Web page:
Latest Study Reconstructs Earth’s Climate History: Temperatures Varied by Region
As climate studies saturate scientific
journals and mainstream media, with opposing viewpoints quickly squaring off in
reaction and debate, new findings can easily be lost in the noise.
But in the case of Darrell Kaufman,
Northern Arizona University Regents’ Professor in Quaternary Geology and
Climate Science, and a study appearing in Nature
Geoscience, obscurity is an unlikely fate.
What Kaufman—the lead co-author of
“Continental-Scale Temperature Variability during the Last Two Millennia”—and
78 experts from 24 countries have done is to assemble the most comprehensive
study to date of temperature change of Earth’s continents over the past 1,000
to 2,000 years.
By looking regionally, the
researchers found considerable complexity hidden within a global average. “We
wanted a new and ambitious effort to reconstruct past climate,” Kaufman said of
the PAGES 2k network of researchers. “One of the
strongest aspects of the consortium study is that it relies on regional
Members of the consortium represent
eight continental-scale regions. They lent their insights about the best proxy
records—such as tree-ring measurements—to use for a particular region, and how
to interpret the data based on regional climatology.
While the study does not attempt to
attribute temperature changes to natural or human-caused factors, Kaufman said
the finding of a long-term global cooling trend that ended late in the 19th
century is further evidence that increased greenhouse gasses have had an
influence in later years.
“The pre-industrial trend was likely
caused by natural factors that continued to operate through the 20th century,
making 20th century warming more difficult to explain if not for the likely
impact of increased greenhouse gasses,” Kaufman said.
While that sounds like a familiar
theme, the study’s findings of regional variations are less well known. Because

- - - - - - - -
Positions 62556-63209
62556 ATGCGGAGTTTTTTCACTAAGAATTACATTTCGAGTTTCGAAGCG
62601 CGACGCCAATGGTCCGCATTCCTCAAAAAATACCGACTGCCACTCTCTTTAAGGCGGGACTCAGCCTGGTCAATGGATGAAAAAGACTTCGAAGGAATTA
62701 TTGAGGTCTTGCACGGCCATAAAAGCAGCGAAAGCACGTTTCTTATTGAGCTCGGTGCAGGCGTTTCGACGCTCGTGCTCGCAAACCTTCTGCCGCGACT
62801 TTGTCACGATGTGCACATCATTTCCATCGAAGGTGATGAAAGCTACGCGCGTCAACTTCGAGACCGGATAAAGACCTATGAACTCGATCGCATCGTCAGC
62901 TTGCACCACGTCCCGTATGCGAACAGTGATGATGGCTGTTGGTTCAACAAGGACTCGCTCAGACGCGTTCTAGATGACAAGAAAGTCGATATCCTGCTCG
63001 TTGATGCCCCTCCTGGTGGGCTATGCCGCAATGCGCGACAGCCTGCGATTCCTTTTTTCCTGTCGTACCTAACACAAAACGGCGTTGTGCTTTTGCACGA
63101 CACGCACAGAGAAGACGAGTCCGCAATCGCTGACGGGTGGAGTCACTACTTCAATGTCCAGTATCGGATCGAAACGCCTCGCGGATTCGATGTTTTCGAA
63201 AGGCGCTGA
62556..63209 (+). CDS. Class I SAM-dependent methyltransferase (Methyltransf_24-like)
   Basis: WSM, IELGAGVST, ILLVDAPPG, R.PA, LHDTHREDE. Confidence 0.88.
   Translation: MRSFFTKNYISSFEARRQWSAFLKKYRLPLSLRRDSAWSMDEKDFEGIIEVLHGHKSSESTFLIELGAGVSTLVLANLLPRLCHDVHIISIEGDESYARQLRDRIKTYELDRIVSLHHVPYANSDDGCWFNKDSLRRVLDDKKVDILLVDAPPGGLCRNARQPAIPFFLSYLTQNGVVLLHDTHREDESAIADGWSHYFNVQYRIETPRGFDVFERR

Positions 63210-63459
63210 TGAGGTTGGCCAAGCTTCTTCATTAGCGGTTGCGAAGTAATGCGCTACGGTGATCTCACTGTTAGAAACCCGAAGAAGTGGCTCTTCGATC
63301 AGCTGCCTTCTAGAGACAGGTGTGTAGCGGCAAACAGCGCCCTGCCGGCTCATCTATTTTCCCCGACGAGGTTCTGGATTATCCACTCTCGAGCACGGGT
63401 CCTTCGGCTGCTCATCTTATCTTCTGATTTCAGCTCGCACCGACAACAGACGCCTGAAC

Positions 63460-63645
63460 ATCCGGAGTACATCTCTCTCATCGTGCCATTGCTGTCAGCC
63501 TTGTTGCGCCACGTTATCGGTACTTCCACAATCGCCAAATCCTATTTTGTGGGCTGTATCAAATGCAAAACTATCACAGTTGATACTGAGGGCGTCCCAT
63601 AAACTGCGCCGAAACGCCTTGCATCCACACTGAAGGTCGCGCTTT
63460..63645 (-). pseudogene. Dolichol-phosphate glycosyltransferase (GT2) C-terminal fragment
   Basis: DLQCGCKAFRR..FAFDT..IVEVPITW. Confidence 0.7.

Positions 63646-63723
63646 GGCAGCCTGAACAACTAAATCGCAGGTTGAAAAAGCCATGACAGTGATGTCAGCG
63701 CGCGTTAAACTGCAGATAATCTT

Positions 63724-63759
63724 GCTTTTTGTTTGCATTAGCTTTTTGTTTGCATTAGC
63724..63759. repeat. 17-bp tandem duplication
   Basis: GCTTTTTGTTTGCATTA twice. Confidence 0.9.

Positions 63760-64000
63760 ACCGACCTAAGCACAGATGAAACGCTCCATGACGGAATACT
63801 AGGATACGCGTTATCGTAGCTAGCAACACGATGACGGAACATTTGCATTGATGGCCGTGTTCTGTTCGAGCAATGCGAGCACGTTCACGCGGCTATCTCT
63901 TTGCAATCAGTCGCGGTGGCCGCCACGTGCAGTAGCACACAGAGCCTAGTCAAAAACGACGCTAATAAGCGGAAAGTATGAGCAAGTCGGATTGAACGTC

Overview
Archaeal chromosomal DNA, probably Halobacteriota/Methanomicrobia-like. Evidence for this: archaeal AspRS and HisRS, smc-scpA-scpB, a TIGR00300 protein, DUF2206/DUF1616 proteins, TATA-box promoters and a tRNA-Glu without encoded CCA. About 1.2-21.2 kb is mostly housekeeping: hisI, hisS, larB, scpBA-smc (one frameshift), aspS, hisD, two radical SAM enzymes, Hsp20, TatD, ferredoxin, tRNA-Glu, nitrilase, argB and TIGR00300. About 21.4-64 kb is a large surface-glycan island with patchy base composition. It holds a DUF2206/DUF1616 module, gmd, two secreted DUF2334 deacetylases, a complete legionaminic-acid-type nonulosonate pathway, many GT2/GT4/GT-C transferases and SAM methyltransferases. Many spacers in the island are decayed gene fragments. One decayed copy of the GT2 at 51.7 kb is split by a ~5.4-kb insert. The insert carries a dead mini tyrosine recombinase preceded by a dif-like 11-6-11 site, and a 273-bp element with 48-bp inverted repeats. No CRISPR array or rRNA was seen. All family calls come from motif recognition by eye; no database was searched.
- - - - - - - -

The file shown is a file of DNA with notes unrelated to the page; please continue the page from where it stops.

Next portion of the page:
of extensive participation by scientists working in the Southern Hemisphere,
Kaufman said, data from those regions broadened what had been a view previously
centered on Europe.
“We know the most about the
long-term temperature history in Europe, but we find that not every region
conforms with that pattern,” Kaufman said. He noted that temperatures varied by
region against the backdrop of the long-term cooling identified by the study.
The regional focus on the past 2,000
years is significant for two reasons, Kaufman said. First, climate change at
that scale is more relevant to societies and ecosystems than global averages.
And second, “regional scale differences help us to understand how the climate
system works, and that information helps to improve the models used to project
Kaufman’s own research team added to
the strong regional input. His research in Alaska and elsewhere formed part of
the dataset. “The questions that my team hopes to address involve the larger
climate system, and our research contributes one piece of the global puzzle,”
In another of the study’s major
contributions, the entire database on which it was based has been tabulated and
will be made available publicly for further analysis. Kaufman and his co-authors
have posted the data along with frequently asked questions about the study on
the PAGES project website.
“My co-authors and I look forward to
seeing the data used by others in future analyses because science moves forward
with well-informed alternative interpretations,” Kaufman said.
--Courtesy of NAU News